First Coca-Cola bottle, which began to be sold on March 12, 1894Maria de Jesus of Portugal died earlier this year, relinquishing the title of world's oldest known person at 115 years and 114 days. Born Sept. 10, 1893, de Jesus was a farm worker from age 12 who never learned to read or write, ate a vegeterian diet and outlived her husband by 57 years. Perhaps the most amazing facet of her longevity was that she got to know six great-great-grandchildren.

The death of de Jesus makes the oldest person Gertrude Baines, an American supercentenarian living in a Los Angeles nursing home. It also moves the line of oblivion, the starting date for the living history of the world, forward to Baines' birthday on April 6, 1894.

With the death of de Jesus, we've lost the last person who was alive when New Zealand became the first modern country to grant women the right to vote (Sept. 19, 1893) and Colorado became the second U.S. state to do the same (Nov. 7). She was also the last who could have remembered the first drive of a gas-powered automobile in the U.S. by Charles and Frank Duryea (Sept. 21) and the first sale of bottled Coca-Cola (March 12, 1894).

There's no longer anybody who could have shared a Coke with the Russian composer Tchaikovsky (died Nov. 6, 1893), saxophone inventor Adolphe Sax (Feb. 4, 1894), German physicist Heinrich Hertz (Jan. 1, 1894), English painter Ford Madox Brown (Oct. 6, 1893), or baseball player Ned Williamson (March 3, 1893), who hit 27 home runs in a single season, a record that stood until 1919 when it was broken by that young upstart Babe Ruth.

If you think my interest in this subject is obsessive, every day somebody on Wikipedia edits the entry for Baines to indicate her age down to the day. At 115 years and 35 days as of today, Baines is the 25th oldest person ever. She's the African-American daughter of a man born into slavery who's only voted twice for president in 115 years, first for John F. Kennedy and second for Barack Obama.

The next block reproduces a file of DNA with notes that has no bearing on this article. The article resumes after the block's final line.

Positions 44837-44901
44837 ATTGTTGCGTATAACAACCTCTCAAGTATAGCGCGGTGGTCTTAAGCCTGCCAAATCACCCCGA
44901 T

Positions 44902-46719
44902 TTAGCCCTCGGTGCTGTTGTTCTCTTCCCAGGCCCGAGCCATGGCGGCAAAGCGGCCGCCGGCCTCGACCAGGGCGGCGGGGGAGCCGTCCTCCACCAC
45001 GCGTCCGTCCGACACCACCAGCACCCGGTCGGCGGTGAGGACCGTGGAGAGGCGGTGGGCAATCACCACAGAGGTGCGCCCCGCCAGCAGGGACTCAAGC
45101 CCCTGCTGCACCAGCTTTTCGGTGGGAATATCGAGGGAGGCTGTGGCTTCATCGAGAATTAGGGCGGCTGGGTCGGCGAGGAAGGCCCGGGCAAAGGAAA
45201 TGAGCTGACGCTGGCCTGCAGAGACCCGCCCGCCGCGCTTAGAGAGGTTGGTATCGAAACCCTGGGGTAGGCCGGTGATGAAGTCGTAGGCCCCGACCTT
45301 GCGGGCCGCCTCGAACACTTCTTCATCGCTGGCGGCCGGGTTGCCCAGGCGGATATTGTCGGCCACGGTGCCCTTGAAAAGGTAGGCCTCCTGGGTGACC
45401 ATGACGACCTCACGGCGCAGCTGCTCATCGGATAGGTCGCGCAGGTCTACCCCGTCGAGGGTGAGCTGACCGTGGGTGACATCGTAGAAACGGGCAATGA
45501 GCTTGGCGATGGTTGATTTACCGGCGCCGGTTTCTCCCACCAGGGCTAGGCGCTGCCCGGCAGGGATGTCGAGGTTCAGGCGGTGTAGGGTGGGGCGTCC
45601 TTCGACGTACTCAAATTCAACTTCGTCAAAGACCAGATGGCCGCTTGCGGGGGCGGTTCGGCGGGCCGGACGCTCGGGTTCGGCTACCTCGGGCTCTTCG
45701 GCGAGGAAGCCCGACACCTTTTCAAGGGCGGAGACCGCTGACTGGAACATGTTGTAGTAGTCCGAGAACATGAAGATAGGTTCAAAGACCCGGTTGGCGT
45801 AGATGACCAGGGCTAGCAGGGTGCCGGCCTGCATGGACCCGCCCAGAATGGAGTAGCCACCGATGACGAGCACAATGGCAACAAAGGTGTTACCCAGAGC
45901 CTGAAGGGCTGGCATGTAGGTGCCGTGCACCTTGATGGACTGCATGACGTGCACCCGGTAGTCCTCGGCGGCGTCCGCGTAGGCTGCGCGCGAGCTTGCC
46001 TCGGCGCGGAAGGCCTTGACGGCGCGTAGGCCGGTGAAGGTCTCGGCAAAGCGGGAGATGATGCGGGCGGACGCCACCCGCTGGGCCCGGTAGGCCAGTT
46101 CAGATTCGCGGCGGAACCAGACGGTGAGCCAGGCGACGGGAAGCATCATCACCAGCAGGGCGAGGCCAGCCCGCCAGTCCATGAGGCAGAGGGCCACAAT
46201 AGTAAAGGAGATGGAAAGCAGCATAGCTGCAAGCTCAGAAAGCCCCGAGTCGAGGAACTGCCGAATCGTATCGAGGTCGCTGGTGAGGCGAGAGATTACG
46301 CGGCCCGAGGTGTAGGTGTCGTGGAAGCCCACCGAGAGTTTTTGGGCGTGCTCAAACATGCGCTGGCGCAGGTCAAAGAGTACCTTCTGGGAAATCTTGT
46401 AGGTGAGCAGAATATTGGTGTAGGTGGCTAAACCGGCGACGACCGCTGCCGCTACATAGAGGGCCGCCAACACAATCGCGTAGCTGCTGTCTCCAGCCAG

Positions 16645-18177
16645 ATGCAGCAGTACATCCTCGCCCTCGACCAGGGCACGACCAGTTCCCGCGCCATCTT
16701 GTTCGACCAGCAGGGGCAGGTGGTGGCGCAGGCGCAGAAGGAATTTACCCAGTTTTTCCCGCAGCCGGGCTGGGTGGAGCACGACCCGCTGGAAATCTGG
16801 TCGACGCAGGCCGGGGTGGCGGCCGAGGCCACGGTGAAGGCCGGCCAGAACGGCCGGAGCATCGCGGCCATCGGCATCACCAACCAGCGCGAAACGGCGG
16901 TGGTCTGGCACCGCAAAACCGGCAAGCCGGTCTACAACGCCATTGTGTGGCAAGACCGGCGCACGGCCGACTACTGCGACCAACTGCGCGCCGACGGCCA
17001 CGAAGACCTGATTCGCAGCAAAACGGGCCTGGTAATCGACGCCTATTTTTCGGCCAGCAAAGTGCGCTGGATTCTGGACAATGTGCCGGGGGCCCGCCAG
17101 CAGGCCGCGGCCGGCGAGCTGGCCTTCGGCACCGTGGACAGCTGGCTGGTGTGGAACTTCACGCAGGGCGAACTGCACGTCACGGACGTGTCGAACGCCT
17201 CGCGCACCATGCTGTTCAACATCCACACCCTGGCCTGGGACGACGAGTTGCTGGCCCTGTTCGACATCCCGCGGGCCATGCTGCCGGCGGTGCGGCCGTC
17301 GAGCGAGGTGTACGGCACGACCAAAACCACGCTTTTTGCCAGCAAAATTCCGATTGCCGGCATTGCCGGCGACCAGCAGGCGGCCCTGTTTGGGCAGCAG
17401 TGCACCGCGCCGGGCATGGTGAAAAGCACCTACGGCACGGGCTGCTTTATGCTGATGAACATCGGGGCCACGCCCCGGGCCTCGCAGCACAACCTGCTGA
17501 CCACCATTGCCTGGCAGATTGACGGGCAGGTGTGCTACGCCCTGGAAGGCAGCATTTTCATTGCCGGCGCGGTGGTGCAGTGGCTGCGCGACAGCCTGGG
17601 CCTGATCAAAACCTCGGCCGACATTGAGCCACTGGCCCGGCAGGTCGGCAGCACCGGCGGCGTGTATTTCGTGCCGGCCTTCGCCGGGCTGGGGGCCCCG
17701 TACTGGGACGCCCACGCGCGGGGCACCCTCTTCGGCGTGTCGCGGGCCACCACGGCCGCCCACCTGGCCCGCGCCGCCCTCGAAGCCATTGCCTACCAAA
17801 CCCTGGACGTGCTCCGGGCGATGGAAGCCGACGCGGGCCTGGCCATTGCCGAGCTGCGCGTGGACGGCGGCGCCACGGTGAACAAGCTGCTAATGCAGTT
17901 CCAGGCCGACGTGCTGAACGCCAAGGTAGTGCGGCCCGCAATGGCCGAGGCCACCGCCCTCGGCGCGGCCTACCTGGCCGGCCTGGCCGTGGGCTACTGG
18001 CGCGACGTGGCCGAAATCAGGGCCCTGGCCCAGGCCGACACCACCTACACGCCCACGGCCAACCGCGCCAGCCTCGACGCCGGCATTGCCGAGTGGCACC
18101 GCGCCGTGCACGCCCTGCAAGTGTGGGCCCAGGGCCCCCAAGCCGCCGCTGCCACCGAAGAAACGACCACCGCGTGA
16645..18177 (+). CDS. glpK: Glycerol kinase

-- Rogers Cadenhead

Comments

"If you think my interest in this subject is obsessive, every day somebody on Wikipedia edits the entry for Baines to indicate her age down to the day." ~ Woggahs

Good and well; But, pointing out the neurotic tendencies of others doesn't exactly absolve you, your pseudo-pionius.


 

I don't need absolution. I saved the pope's domain from pornographers, and don't think I won't play that card if I need it.

You don't find it a little strange that somebody wakes up every morning, checks Gertrude Baines' mortality status as if she was Abe Vigoda, and updates Wikipedia? Being less weird than other obsessives is my refuge.


 

Rogers, that age update is an automatic display from a template, not a daily manual edit by a person. The template reads in part:

| birth_date = 6 April 1894 (age, {{age in years and days|1894|4|6}})


 

My bad, then. I didn't realize MediaWiki had the capability of executing code in its templates.


 

Off a bit on the math, 'cade!


 

That Daily Mail report is a bit dodgy. Sakhan Dosova would have been eight years more long-lived than the known oldest person ever, and the story ends with the inaccurate claim that Edna Parker's now the oldest.


 

There's no proof for Sakhan Dosova's age, so her age can't be verified. Also, her living daughter is 76. So she gave birth to her when she was 54? That doesn't sound convincing. My guess would be she is between 110 and 120.

Also consider this:

age 115: 1 in 2 billion
age 120: 1 in 10 billion
age 130: 1in a trillion


 

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